[77418-50-9]  · C15H14FeO2S  · Dicarbonyl(cyclopentadienyl)(1-phenylthioethyl)iron  · (MW 314.18)

(stable precursor of a cationic methylcarbene, or ethylidene, complex of iron; for conversion of alkenes into methyl-substituted cyclopropanes2)

Physical Data: mp 59 °C.

Solubility: sol most common solvents; methylene chloride is the solvent of choice.

Form Supplied in: yellow crystals.

Analysis of Reagent Purity: 1H and 13C NMR.

Preparative Methods: the stable, crystalline, dinuclear complex [Cp(CO)2Fe]2 is reductively cleaved with sodium amalgam to generate a THF solution of the highly nucleophilic sodium ferrate, Na[Cp(CO)2Fe]. This species is immediately alkylated with 1-chloroethyl phenyl sulfide to give Cp(CO)2FeCH(Me)SPh, which is purified chromatographically to give the reagent as a yellow, crystalline solid (eq 1) which has been characterized spectroscopically.2 An alternative preparation employs the addition4 of methyllithium or methylmagnesium bromide to the stable, readily available, phenylthiocarbene complex Cp(CO)2Fe=CHSPh+ PF6-.5

Purification: silica gel chromatography.3

Handling, Storage, and Precautions: stable indefinitely as a solid when protected from air; can be exposed to air for short periods of time (weighing, setting up reactions, etc.) without noticeable decomposition; decomposes in solution if exposed to air.

Alkene Cyclopropanation.

Alkenes undergo reaction with the iron reagent in the presence of reactive methylating agents such as Trimethyloxonium Tetrafluoroborate6 (caution: volatile, highly toxic alkylating agent) to give methyl-substituted cyclopropanes (eq 2). The reaction apparently occurs via S-methylation of the iron reagent to produce a sulfonium salt, which in turn undergoes dissociation of thioanisole to generate a carbene complex of iron as the reactive intermediate.

The iron reagent and the alkene are normally used in equimolar amounts, but a slight excess of the methylating agent (total of 1.25 mol equiv) is usually employed to permit optimum conversion to products. The cyclopropane products are isolated very easily by adding pentane or another suitable nonpolar solvent to the reaction mixture to precipitate the organometallic byproducts. Filtration of the mixture and use of routine distillation or chromatographic purification techniques then provides the cyclopropanes.

The product yields are typically modest, usually being in the range of 40-70%. The reaction occurs best with mono- and disubstituted alkenes. More highly substituted alkenes generally react too slowly and exhibit very poor conversion to cyclopropanes. Some illustrative examples are gathered in Table 1.2 Two important stereochemical features of these reactions are: (1) the stereospecific retention of configuration of the initial alkene double bond upon conversion to the cyclopropanes (see entry 4); and (2) the notable preference for endo or syn stereoselectivity with respect to the orientation of the reagent-derived methyl group in the cyclopropanes (see entries 1, 2, and 4).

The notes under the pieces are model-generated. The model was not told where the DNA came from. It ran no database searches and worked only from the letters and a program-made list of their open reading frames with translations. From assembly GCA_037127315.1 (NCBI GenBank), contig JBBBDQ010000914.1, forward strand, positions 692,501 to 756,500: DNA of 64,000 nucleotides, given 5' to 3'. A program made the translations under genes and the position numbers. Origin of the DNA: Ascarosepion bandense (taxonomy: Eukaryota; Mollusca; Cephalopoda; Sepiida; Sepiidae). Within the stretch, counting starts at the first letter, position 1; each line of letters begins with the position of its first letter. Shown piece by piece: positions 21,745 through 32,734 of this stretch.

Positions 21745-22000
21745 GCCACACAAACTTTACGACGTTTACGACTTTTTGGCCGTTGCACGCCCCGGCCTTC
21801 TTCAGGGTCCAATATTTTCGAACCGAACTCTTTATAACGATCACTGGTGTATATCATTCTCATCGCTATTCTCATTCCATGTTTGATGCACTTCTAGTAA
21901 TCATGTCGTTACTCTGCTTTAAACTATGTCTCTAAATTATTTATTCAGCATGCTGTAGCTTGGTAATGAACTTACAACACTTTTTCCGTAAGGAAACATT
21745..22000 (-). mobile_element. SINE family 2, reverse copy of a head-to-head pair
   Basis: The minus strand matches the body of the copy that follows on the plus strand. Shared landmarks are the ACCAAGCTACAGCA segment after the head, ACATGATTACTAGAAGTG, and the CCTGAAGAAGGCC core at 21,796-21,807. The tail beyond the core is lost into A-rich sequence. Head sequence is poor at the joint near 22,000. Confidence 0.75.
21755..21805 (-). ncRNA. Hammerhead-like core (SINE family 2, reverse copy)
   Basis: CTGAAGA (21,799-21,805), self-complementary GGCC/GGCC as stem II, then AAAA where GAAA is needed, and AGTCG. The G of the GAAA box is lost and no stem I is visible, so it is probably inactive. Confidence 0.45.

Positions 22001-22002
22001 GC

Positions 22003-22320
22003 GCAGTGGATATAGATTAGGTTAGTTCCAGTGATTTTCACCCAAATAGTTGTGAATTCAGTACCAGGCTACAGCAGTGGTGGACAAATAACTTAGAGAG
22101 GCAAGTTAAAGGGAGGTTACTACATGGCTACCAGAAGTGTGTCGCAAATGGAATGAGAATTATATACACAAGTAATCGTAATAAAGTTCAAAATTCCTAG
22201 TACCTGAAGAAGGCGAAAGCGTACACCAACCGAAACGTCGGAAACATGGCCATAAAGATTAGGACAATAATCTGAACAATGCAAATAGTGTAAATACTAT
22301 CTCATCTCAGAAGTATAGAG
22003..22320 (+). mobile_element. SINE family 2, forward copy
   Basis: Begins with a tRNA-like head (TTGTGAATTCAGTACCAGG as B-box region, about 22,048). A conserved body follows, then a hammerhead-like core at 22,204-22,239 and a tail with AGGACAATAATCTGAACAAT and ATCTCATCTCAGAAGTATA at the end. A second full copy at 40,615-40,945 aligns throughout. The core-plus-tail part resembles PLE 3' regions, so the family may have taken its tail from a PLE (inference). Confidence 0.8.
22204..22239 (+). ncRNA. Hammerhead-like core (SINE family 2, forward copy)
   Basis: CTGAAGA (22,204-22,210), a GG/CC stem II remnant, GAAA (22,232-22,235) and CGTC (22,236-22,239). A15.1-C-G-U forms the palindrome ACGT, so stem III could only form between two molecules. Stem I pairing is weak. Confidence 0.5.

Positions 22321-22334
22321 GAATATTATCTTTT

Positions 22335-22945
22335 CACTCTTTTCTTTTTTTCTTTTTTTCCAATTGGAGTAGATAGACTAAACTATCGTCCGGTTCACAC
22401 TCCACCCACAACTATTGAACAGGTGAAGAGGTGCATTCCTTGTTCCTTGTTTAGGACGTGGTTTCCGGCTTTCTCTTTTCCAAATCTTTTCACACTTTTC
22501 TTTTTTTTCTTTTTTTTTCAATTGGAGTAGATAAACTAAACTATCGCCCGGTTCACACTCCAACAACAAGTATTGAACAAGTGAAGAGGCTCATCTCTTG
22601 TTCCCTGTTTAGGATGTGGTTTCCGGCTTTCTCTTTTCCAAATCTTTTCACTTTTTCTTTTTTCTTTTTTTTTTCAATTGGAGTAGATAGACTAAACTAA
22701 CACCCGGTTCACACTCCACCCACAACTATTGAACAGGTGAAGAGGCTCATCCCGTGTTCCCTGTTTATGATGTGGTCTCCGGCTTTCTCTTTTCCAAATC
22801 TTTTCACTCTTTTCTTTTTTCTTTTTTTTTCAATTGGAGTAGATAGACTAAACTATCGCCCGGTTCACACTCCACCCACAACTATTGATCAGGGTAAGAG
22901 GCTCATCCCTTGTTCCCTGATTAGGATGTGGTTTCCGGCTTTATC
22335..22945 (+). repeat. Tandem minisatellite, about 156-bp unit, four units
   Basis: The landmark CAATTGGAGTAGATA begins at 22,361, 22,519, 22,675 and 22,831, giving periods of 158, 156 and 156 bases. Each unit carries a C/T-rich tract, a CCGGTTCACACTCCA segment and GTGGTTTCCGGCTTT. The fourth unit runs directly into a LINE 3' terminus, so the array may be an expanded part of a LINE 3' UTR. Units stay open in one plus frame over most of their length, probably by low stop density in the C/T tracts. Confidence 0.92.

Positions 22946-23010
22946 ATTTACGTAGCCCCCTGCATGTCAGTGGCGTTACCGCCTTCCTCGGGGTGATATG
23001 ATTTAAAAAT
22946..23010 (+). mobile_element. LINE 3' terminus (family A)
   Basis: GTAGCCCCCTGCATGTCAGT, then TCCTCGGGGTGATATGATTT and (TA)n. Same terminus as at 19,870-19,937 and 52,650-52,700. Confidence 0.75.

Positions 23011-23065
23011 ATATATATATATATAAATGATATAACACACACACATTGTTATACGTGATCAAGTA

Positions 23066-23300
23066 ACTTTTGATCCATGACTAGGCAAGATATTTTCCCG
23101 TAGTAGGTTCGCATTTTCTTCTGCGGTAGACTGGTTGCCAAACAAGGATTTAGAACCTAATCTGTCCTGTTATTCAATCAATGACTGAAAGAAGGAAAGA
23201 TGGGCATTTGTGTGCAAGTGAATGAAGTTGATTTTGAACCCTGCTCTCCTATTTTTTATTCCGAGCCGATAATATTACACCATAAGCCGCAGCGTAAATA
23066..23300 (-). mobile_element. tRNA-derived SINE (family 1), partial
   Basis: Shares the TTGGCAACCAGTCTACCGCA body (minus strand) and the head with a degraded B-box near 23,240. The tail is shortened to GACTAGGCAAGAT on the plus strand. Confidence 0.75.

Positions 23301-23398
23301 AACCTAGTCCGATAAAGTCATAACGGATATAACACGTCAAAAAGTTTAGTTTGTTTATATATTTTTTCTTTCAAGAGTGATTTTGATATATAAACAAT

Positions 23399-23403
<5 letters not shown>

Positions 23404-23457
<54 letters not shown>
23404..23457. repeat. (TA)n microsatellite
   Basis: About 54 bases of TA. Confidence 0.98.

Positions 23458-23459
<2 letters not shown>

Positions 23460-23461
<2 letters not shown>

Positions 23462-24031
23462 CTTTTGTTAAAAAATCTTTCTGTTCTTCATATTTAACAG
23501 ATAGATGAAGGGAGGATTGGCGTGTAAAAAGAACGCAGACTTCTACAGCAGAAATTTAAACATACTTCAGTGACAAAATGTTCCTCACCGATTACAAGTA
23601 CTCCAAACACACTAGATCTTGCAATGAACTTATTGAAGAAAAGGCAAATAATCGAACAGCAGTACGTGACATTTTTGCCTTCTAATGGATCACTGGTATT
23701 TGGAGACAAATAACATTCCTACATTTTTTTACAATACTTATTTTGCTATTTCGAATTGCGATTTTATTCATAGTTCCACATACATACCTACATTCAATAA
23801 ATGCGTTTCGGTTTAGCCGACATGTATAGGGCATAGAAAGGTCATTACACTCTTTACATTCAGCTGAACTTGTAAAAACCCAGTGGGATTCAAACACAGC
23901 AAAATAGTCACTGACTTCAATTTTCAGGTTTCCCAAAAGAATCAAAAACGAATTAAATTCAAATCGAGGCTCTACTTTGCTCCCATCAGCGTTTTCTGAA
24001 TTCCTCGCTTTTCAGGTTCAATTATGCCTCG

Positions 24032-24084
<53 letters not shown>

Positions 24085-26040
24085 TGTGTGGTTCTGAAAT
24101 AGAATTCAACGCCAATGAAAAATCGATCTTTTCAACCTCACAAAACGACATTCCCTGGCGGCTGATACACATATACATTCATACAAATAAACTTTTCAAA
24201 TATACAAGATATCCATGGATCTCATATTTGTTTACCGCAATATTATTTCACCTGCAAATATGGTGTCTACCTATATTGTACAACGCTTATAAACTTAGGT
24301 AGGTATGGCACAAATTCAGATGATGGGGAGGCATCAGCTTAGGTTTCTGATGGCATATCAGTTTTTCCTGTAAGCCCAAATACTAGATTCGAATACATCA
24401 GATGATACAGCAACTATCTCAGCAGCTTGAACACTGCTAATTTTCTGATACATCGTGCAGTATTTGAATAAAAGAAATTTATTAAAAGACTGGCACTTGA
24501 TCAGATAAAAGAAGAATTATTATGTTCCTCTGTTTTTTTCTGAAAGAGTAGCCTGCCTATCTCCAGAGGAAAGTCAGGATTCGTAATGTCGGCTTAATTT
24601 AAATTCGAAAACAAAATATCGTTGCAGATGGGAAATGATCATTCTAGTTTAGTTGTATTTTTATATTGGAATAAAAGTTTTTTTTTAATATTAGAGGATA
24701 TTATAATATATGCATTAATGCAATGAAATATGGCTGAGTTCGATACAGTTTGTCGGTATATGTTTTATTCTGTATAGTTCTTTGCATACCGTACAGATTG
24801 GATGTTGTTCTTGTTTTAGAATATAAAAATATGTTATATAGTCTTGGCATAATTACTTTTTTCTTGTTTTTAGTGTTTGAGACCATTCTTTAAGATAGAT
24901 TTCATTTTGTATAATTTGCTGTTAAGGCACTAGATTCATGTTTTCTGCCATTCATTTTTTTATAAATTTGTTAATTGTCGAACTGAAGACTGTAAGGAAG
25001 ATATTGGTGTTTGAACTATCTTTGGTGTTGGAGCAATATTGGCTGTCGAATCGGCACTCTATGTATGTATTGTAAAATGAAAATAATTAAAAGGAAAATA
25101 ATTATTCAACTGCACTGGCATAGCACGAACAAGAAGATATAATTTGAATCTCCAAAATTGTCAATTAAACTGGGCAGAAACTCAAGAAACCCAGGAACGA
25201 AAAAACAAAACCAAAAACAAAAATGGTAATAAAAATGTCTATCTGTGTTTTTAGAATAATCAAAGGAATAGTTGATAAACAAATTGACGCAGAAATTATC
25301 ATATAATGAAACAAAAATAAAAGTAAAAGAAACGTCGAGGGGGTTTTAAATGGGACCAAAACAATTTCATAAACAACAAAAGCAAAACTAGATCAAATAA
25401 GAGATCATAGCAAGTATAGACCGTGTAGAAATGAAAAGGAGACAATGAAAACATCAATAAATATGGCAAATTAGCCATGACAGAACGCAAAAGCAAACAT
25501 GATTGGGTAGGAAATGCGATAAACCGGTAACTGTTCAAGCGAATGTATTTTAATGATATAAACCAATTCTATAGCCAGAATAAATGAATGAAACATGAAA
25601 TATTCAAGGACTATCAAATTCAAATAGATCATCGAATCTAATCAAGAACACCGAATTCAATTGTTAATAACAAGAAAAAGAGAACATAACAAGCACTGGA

Alternative Reagents.

The classical method for the cyclopropanation of alkenes is the Simmons-Smith reaction.7 Indeed, this reaction is still probably the most highly used method for effecting this transformation. It is compatible with a wide range of functional groups, and it appears to be less sensitive to the degree of double bond substitution than the present iron reagent. However, the Simmons-Smith reaction has been used most commonly for transfer of the parent methylene group. Extensions to more highly substituted alkylidene groups have been limited in investigation. When ethylidene transfer has been studied,8 poor endo stereoselectivity is seen compared to the present iron reagent. The same observation of lower stereoselectivity has been made for a more recent, aluminum-based modification of the Simmons-Smith reaction.9 Diazoalkanes may also be used as alternative reagents,1c but the hazards and difficulties of preparing and handling these reagents are well-known. Much more closely related to the present reagent is the iron derivative, Cp(CO)2FeCH(Me)OMe.1a,10 Results of cyclopropanations using either of the iron reagents are quite comparable.

1. (a) Brookhart, M.; Studabaker, W. B. CRV 1987, 87, 411. (b) Helquist, P. In Advances in Metal-Organic Chemistry, Leibeskind, L. S., Ed.; JAI: London, 1991; Vol. 2, pp 143-194. (c) Helquist, P. COS 1991, 4, 951.
2. (a) Kremer, K. A. M.; Helquist, P.; Kerber, R. C. JACS 1981, 103, 1862. (b) Kremer, K. A. M.; Helquist, P. JOM 1985, 285, 231.
3. Kremer, K. A. M.; Helquist, P. OM 1984, 3, 1743.
4. Knors, C.; Kuo, G.-H; Lauher, J. W.; Eigenbrot, C.; Helquist, P. OM 1987, 6, 988.
5. Knors, C.; Helquist, P. In Organometallic Syntheses King, R. B.; Eisch, J. J., Eds.; Elsevier: Amsterdam, 1988; Vol. 4, pp 205-209.
6. Meerwein, H. OSC 1973, 5, 1096.
7. Simmons, H. E.; Cairns, T. L.; Vladuchick, S. A.; Hoiness, C. M. OR 1973, 20, 1. See also Ref. 1(c) for a more recent review.
8. Kawabata, N.; Nakagawa, T.; Nakao, T.; Yamashita, S. JOC 1977, 42, 3031.
9. Maruoka, K.; Fukutani, Y.; Yamamoto, H. JOC 1985, 50, 4412.
10. Brookhart, M.; Tucker, J. R.; Husk, G. R. JACS 1983, 105, 258.

Paul Helquist

University of Notre Dame, IN, USA

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